Israel is set to be tested by the World Court for genocide in Gaza

Right-wing ministers’ calls to permanently occupy the enclave were publicly rejected by Prime Minister Benjamin Netanyahu on Thursday as Israel readied itself to defend itself against charges of genocide in Gaza before the top U.N. court.

Thursday saw Israel gearing up to present its defence against genocide allegations in Gaza at the United Nations’ top court. Prime Minister Benjamin Netanyahu openly rejected suggestions from certain right-wing ministers to establish a permanent occupation in the enclave, marking a significant departure from previous stances.

As Israel’s war in Gaza raged on, the International Court of Justice in The Hague, also known as the World Court, was set to hold hearings on Thursday and Friday in a case brought by South Africa in December, alleging that Israel’s war on Hamas militants in Gaza violates the 1948 Genocide Convention.

The sole topic of discussion during the hearings will be South Africa’s request for emergency measures, which would require Israel to halt its military operations in Gaza while the court considers the case’s merits. This could take several years. On Wednesday, Colombia and Brazil expressed their backing for South Africa.

Following a cross-border rampage by Hamas fighters on October 7, during which Israel claims 1,200 people were killed and 240 were kidnapped, Israel began its offensive.

Since then, almost all 2.3 million people in Gaza have been forced from their homes at least once by Israeli forces, resulting in a humanitarian catastrophe. There have been over 23,000 Palestinian fatalities.

In a notable shift, Netanyahu publicly rejected demands from right-wing figures in his administration, including National Security Minister Itamar Ben-Gvir and Finance Minister Bezalel Smotrich. These calls advocated for Palestinians to vacate Gaza, allowing Israelis to move in—an unprecedented stance just before the hearings.

Although this has been Israel’s official position, Netanyahu has previously made erratic and occasionally ambiguous remarks about a permanent occupation of Gaza.

On the social media platform X, Netanyahu stated, “I want to make a few points clear: Israel has no intention of permanently occupying Gaza or displacing its civilian population.”

In keeping with possible timing, he continued, “Israel is fighting Hamas terrorists, not the Palestinian population, and we are doing so in full compliance with international law.”

In their Wednesday meeting, Egyptian President Abdel Fatah al-Sisi and Jordan’s King Abdullah cautioned against any Israeli attempt to retake the Gaza Strip. They also urged the allowance of displaced individuals to return to their homes. The UN has called on Haiti to cease its assaults on ships.

The fighting in Gaza seemed to be as fierce as it had always been. Wednesday saw an increase in Israeli strikes in southern and central Gaza, despite Israel’s promise to withdraw some troops and switch to a more focused campaign and Washington’s entreaties to minimize civilian casualties.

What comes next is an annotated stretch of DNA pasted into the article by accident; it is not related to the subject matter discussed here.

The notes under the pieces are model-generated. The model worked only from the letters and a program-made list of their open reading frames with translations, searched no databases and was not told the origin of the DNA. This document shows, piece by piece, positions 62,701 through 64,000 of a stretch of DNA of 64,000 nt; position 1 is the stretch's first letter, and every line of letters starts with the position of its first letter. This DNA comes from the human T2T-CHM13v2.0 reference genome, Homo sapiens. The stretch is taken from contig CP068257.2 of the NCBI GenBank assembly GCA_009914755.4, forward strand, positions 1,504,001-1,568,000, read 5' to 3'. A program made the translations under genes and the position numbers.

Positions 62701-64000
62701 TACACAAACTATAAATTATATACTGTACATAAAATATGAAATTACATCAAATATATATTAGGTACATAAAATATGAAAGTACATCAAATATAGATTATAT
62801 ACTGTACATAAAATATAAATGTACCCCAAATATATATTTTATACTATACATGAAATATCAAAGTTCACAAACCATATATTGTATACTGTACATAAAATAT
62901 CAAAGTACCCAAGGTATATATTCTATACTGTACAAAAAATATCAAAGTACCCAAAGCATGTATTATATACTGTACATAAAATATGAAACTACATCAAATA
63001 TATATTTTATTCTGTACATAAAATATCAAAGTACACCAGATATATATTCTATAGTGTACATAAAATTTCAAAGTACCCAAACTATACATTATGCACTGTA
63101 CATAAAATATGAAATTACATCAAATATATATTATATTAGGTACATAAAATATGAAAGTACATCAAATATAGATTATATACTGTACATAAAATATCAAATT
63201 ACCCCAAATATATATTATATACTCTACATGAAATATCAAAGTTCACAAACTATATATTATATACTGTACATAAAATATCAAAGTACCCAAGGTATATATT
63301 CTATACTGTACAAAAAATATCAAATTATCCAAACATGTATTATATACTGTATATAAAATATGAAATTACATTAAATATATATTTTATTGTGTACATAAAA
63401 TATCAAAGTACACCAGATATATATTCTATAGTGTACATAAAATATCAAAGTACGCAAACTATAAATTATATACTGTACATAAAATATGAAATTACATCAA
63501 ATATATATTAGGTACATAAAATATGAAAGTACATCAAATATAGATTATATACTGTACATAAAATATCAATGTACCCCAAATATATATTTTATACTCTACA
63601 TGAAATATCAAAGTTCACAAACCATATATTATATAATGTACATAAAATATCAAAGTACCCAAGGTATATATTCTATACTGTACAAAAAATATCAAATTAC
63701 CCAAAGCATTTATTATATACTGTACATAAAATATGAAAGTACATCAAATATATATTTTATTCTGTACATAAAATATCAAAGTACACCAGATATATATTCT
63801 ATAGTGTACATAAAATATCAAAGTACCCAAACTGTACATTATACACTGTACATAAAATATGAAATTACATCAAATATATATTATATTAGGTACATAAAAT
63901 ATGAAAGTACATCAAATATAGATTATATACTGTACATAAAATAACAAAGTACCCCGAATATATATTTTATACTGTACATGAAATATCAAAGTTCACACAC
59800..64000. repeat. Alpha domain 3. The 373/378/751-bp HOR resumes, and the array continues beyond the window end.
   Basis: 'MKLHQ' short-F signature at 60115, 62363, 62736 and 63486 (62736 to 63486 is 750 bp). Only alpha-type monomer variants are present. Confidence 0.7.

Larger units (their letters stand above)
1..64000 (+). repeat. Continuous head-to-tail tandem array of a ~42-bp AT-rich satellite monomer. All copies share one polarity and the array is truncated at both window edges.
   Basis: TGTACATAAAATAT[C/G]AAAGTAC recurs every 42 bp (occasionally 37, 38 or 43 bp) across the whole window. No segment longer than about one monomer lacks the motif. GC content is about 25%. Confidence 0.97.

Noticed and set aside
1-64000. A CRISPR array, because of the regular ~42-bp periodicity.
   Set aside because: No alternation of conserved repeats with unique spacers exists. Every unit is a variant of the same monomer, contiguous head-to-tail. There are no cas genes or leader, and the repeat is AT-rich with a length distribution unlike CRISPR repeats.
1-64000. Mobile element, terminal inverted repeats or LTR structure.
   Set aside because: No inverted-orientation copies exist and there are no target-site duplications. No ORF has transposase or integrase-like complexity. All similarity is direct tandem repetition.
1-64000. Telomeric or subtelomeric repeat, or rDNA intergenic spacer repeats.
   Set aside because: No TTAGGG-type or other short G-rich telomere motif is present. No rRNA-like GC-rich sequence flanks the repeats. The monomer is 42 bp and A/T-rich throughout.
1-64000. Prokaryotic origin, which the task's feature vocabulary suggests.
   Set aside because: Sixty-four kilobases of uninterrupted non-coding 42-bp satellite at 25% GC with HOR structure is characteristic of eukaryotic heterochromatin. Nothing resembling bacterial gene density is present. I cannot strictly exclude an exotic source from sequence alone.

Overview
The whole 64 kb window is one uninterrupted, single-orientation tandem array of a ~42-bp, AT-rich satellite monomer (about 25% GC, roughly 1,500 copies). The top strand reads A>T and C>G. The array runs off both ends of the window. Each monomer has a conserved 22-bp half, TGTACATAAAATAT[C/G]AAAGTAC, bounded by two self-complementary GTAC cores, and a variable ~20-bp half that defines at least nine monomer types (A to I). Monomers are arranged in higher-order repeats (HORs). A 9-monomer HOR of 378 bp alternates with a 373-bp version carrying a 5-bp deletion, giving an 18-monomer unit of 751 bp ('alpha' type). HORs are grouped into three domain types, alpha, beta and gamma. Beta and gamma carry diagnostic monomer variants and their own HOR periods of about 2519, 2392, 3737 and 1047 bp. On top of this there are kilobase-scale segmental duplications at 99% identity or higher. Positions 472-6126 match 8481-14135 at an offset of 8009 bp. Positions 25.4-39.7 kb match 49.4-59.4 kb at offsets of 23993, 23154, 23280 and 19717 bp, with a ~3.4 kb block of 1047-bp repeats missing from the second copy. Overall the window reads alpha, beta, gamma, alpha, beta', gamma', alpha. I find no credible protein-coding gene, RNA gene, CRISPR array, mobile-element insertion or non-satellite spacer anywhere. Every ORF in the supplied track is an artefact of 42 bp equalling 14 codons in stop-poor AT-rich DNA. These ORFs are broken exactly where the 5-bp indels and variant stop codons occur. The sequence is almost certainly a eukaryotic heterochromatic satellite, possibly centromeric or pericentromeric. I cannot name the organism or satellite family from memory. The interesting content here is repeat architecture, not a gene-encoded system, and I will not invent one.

Rear Admiral Daniel Hagari, the chief military spokesperson for Israel, stated in a late Wednesday televised briefing that the military was concentrating its operations on Khan Younis and the refugee camps in the middle of the strip.

The largest attack to date by the Houthi movement in Yemen, which claims it is acting to support Gaza, was repulsed by American and British warships in the Red Sea, marking the latest development in the three-month-old conflict. 21 drones and missiles aimed at shipping lanes were reported down by Washington and London. Nobody was harmed.

Late on Wednesday, the U.N. Security Council adopted a resolution requiring the Houthis to immediately stop their attacks on ships.

This week, following weeks of pressure from the United States to reduce its operations and switch to what Washington claims should be a more focused campaign, Israel announced that it was going to start removing troops, at least from the northern portion of Gaza.

Due to security concerns, the World Health Organization had to postpone its scheduled medical aid mission to Gaza—the sixth one in as many weeks.

Four of the Palestinian Red Crescent’s employees perished when an Israeli strike on their ambulance on the main road close to Deir al-Balah in the central Gaza Strip, according to the organization. After suffering injuries, two of the ambulance’s occupants passed away.

Four Palestinian children were killed in an Israeli airstrike on a house in Rafah, according to Palestinian health officials at Abu Youssef An-Najar Hospital.

On his fourth visit to the area since the start of the conflict, U.S. Secretary of State Antony Blinken met Palestinian leaders on Wednesday in Ramallah, the Israeli-occupied West Bank, including Mahmoud Abbas, the president of the Palestinian Authority.

According to the State Department, Blinken talked about efforts to safeguard and assist Gaza’s civilian population as well as his support for a Palestinian state. Abbas reportedly told Blinken that no Palestinians should be forced to leave Gaza or the West Bank, according to the Palestinian Authority.